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Leadership in Academic Medicine

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 Erlanger's Leadership in Academic Medicine

 UT College of Medicine Chattanooga

Emergency Medicine Residency Program

The University of Tennessee College of Medicine Chattanooga (UTCOMC), based at Erlanger, added an emergency medicine residency program to its curriculum during 2008. “This means we are now training emergency medicine physicians who will become available to staff the emergency departments across the state,” said Dr. David Seaberg, Dean of UTCOMC.

The program is the first emergency medicine residency program within the University of Tennessee Health Science Center, which consists of campuses in Chattanooga, Memphis and Knoxville. Led by program director James Creel, MD, chief of emergency medicine at Erlanger, the three-year program consists of six residents at each level, for a total of 18 emergency medicine residents when the program reaches its maturity.

New Hospice and Palliative Care fellowship program

A one-year fellowship in hospice and palliative care medicine has been established as a joint effort between the University of Tennessee College of Medicine Chattanooga and Hospice of Chattanooga. The program is among the first hospice fellowships to receive accreditation in the nation and one of only two to be accredited in Tennessee. The fellowship program allows physicians to become board-certified in hospice and palliative medicine.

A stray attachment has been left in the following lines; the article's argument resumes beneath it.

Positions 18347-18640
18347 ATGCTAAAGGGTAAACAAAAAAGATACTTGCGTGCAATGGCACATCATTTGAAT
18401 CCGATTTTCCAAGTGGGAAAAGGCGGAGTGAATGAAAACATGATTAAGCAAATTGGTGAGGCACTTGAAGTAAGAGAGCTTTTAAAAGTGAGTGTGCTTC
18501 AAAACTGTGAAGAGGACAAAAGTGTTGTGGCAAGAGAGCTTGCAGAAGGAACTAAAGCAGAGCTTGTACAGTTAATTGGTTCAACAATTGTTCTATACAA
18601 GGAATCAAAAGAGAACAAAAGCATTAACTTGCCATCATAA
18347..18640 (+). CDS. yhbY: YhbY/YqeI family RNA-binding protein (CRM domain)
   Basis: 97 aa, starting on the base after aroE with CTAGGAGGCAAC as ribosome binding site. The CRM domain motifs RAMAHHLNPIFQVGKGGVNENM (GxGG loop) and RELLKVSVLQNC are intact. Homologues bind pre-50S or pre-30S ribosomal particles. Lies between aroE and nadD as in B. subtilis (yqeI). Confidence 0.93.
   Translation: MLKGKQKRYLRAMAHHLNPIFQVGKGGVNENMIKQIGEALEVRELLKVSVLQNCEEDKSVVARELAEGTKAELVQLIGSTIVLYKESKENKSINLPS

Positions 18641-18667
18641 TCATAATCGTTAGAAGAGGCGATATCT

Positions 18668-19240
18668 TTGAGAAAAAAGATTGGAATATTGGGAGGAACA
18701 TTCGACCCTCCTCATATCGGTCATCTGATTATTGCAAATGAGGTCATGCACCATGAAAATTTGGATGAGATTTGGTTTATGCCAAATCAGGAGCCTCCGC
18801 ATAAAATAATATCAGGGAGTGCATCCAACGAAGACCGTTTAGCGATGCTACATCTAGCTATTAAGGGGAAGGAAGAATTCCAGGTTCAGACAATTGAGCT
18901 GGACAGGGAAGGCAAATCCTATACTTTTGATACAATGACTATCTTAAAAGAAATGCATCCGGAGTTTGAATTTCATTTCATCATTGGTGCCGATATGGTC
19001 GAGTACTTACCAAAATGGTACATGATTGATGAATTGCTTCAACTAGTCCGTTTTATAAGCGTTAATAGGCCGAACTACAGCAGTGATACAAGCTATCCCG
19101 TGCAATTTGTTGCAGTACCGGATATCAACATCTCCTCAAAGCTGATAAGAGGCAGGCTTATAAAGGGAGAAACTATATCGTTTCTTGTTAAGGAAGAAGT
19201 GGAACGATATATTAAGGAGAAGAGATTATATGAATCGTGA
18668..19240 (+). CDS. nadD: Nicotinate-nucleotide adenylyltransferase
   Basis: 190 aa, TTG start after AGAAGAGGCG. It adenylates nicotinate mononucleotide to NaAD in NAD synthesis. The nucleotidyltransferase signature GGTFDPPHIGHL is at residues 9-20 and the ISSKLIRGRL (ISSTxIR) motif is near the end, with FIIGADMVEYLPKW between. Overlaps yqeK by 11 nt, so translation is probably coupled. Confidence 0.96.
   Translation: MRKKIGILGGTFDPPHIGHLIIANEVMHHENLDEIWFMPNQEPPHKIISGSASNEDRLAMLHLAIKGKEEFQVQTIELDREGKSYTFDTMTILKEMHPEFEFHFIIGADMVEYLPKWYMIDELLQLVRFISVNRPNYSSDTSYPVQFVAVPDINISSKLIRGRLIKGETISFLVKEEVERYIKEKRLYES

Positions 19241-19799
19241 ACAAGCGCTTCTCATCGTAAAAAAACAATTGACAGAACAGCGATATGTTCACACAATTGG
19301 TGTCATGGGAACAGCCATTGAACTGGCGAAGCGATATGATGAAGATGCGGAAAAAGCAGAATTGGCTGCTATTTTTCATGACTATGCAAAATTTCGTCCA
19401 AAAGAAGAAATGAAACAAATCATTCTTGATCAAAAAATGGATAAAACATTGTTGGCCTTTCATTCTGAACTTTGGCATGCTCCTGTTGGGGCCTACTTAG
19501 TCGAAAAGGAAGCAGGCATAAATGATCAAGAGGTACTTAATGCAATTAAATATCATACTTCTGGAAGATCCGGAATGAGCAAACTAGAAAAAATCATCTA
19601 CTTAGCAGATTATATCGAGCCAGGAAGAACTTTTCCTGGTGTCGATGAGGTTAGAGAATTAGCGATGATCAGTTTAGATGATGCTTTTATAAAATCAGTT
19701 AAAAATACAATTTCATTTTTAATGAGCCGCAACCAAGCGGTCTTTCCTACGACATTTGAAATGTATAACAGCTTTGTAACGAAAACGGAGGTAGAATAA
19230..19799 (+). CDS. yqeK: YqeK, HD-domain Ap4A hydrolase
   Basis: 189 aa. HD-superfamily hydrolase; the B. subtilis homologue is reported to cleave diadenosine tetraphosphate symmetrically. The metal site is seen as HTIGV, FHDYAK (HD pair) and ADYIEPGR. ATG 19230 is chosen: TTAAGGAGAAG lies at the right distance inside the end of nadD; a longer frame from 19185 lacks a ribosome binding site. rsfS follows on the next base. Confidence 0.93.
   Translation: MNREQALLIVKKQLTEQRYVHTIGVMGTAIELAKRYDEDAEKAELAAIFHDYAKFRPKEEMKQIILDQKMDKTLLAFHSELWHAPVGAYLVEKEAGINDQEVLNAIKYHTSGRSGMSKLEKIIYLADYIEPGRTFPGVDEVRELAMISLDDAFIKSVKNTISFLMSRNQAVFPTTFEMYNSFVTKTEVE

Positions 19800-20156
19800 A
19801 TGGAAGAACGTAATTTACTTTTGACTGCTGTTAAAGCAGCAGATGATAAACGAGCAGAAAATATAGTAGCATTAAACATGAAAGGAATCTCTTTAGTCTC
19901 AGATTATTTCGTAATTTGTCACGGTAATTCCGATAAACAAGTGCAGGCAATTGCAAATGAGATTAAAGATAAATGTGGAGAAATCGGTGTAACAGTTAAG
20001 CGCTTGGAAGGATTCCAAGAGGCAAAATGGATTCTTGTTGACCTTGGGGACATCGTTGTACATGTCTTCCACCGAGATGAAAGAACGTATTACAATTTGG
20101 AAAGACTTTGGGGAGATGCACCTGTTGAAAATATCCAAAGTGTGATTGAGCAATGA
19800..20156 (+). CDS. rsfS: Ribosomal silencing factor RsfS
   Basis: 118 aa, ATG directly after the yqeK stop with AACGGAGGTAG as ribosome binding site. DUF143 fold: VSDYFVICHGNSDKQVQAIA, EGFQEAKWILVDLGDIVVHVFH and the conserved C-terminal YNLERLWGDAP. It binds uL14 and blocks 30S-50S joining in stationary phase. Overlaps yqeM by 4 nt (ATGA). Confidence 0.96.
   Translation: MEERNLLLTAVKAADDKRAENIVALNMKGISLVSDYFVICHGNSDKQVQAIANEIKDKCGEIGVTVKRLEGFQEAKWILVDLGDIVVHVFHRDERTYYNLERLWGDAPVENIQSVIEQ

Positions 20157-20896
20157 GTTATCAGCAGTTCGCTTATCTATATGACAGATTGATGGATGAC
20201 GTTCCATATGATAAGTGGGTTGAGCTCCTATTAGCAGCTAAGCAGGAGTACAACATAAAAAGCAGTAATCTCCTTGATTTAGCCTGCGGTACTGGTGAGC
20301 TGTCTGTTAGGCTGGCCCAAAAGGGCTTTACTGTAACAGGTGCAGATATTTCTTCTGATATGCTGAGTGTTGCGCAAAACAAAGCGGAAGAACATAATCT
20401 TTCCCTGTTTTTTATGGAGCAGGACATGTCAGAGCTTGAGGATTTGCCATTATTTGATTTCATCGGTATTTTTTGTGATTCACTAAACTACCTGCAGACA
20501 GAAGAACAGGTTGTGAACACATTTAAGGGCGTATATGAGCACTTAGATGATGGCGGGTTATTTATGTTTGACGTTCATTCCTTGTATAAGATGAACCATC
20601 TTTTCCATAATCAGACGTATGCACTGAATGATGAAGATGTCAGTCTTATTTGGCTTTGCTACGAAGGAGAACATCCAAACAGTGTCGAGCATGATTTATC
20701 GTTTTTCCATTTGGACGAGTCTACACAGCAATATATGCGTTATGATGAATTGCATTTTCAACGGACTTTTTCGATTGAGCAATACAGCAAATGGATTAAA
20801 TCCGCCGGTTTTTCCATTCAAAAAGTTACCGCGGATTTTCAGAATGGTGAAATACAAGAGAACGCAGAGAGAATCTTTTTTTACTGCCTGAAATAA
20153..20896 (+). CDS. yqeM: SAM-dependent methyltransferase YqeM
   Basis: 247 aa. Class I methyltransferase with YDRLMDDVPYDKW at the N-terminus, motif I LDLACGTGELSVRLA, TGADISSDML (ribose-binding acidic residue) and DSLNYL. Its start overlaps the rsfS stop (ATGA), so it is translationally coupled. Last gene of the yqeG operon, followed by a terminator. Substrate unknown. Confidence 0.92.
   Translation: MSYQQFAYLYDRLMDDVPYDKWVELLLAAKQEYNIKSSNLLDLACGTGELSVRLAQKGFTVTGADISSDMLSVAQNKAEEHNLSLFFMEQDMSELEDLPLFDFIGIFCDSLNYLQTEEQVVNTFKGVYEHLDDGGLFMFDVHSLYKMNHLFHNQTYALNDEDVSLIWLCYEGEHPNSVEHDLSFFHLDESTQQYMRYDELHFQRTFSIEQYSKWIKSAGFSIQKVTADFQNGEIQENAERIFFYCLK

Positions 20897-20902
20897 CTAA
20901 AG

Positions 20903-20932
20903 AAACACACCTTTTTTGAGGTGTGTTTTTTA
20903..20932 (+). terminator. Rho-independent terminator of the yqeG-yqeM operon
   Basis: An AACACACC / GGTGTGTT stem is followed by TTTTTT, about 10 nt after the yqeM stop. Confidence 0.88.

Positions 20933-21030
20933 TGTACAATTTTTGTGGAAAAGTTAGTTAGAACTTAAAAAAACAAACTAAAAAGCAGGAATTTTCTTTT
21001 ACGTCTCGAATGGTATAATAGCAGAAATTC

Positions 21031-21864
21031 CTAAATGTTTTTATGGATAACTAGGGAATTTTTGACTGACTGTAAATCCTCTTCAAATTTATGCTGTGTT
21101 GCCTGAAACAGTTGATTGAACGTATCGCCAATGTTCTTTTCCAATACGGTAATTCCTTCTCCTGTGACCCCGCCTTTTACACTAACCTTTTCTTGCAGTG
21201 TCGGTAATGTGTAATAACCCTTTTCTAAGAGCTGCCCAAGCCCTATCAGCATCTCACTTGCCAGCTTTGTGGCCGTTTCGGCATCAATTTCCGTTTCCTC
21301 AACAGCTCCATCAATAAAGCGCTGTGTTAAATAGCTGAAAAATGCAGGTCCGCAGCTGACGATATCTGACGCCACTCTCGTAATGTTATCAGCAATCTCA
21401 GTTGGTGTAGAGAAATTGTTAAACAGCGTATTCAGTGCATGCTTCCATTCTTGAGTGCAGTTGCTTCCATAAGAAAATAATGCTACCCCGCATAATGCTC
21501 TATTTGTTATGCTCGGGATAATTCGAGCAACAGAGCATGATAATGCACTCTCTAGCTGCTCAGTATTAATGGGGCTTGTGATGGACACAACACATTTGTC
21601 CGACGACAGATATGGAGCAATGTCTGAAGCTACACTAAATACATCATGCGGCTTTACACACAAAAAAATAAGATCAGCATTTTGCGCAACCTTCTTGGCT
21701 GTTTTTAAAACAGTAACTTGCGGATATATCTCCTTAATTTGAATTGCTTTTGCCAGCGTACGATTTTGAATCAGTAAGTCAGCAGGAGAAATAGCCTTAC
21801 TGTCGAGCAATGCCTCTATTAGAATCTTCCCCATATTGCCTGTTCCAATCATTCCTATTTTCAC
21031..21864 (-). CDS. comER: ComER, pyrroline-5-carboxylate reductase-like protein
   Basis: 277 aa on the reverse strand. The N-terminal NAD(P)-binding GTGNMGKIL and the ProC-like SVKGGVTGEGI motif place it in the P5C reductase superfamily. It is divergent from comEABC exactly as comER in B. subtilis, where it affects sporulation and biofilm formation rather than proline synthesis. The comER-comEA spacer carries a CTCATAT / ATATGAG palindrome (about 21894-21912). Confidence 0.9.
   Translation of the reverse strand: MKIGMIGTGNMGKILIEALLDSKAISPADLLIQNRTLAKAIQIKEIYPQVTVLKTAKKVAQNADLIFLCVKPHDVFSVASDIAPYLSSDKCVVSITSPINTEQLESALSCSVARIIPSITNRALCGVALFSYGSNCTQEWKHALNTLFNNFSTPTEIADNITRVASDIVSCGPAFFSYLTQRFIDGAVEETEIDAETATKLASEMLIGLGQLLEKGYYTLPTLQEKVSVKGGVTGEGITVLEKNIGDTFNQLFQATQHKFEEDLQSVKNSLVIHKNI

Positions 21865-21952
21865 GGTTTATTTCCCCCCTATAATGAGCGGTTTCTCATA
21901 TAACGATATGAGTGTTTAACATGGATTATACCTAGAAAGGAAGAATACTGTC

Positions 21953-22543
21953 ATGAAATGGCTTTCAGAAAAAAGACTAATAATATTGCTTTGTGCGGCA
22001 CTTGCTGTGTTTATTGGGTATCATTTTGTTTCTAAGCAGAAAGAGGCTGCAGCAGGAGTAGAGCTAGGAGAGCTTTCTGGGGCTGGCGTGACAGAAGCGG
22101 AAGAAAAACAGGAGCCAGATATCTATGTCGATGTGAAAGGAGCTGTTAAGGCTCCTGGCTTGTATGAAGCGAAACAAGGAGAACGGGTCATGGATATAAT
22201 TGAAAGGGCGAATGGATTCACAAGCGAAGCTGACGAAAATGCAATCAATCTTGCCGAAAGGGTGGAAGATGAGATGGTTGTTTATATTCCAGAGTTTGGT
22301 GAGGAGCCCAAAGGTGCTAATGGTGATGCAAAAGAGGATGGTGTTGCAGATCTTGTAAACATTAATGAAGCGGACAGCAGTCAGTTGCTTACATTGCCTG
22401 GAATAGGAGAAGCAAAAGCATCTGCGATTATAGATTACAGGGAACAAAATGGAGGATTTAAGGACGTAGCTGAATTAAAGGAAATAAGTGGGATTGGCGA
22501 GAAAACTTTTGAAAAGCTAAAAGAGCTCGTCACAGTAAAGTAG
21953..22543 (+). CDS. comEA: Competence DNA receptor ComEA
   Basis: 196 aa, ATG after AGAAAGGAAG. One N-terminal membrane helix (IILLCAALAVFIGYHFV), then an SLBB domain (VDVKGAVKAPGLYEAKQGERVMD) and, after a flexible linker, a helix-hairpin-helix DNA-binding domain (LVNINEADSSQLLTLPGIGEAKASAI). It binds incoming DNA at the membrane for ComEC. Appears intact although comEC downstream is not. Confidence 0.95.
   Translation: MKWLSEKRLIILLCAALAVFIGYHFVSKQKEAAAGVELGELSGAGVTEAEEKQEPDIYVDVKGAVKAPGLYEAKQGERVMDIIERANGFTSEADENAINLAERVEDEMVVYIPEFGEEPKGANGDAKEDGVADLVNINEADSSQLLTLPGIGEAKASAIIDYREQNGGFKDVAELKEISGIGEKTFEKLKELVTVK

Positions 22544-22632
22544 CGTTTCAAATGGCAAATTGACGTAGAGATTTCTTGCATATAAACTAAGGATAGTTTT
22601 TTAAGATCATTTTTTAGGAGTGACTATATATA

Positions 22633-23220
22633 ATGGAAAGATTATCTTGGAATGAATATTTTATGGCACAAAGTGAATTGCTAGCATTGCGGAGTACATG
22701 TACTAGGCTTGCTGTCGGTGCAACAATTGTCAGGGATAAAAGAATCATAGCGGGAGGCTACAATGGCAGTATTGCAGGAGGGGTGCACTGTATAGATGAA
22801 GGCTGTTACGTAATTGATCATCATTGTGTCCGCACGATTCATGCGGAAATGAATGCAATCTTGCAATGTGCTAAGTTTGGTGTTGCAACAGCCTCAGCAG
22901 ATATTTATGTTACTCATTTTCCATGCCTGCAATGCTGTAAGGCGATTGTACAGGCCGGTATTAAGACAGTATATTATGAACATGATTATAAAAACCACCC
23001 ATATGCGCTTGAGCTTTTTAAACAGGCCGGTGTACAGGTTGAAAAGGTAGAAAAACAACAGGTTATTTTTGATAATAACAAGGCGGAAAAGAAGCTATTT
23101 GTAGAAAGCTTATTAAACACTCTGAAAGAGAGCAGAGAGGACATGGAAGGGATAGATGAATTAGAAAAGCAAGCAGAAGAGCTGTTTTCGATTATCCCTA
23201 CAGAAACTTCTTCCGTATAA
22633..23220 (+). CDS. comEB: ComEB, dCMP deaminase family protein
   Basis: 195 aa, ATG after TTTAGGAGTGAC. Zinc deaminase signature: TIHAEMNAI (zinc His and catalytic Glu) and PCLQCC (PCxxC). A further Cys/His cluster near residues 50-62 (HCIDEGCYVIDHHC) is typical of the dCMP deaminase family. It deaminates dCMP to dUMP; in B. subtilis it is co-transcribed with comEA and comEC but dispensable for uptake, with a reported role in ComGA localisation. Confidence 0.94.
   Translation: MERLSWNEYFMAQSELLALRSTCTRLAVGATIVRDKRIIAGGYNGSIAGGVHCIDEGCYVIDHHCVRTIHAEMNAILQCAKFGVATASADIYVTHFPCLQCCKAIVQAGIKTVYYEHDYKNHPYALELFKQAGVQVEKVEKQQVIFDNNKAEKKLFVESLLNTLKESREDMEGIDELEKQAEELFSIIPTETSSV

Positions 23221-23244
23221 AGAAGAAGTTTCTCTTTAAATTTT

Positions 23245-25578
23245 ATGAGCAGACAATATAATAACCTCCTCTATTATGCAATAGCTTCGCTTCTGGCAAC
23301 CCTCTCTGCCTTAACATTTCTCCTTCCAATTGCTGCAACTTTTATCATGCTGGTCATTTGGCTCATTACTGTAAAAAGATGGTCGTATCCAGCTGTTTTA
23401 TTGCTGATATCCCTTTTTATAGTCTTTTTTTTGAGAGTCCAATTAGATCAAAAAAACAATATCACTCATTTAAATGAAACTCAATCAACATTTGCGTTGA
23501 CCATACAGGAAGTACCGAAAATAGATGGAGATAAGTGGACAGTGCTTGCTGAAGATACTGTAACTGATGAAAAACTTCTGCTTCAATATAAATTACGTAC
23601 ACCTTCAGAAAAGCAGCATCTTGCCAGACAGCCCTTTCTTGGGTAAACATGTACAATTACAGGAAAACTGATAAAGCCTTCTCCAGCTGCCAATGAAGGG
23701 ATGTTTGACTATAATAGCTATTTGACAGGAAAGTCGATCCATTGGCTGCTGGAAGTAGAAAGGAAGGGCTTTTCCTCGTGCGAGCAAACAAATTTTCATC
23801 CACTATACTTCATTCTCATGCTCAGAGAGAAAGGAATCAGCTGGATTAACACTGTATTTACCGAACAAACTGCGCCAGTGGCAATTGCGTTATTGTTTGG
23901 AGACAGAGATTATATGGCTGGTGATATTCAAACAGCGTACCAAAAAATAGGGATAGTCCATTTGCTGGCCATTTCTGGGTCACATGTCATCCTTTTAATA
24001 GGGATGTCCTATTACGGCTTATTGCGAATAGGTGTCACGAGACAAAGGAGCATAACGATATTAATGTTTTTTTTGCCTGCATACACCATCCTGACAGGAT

Harold Alper, MD, Humanitarian Endowment Fund

The family of the late Harold Alper, MD, honored the physician’s memory and humanitarian spirit by establishing an endowment fund with the Baroness Erlanger Foundation to benefit the University of Tennessee College of Medicine Chattanooga (UTCOMC). The endowment provides funding for an annual Harold Alper, MD, Resident Humanitarian Award and establishes the annual Harold Alper, MD, Humanitarian Lecture Series.

Dr. Laura Cooley was the first recipient of the award in 2008.  The annual lecture series will include one lecture for a community-wide audience and one lecture incorporated into the curriculum for residents.

$2.5 million federal grant for National Children’s Study

The University of Tennessee College of Medicine Chattanooga, based at Erlanger, has been awarded a $2.5 million federal grant to participate in the National Children’s Study through a partnership with Emory University.

The National Children’s Study will examine the effects of environmental influences on the health and development of 100,000 children across the United States, following them through the prenatal care of the mother until age 21. The goal of the study is to improve the health and well-being of children.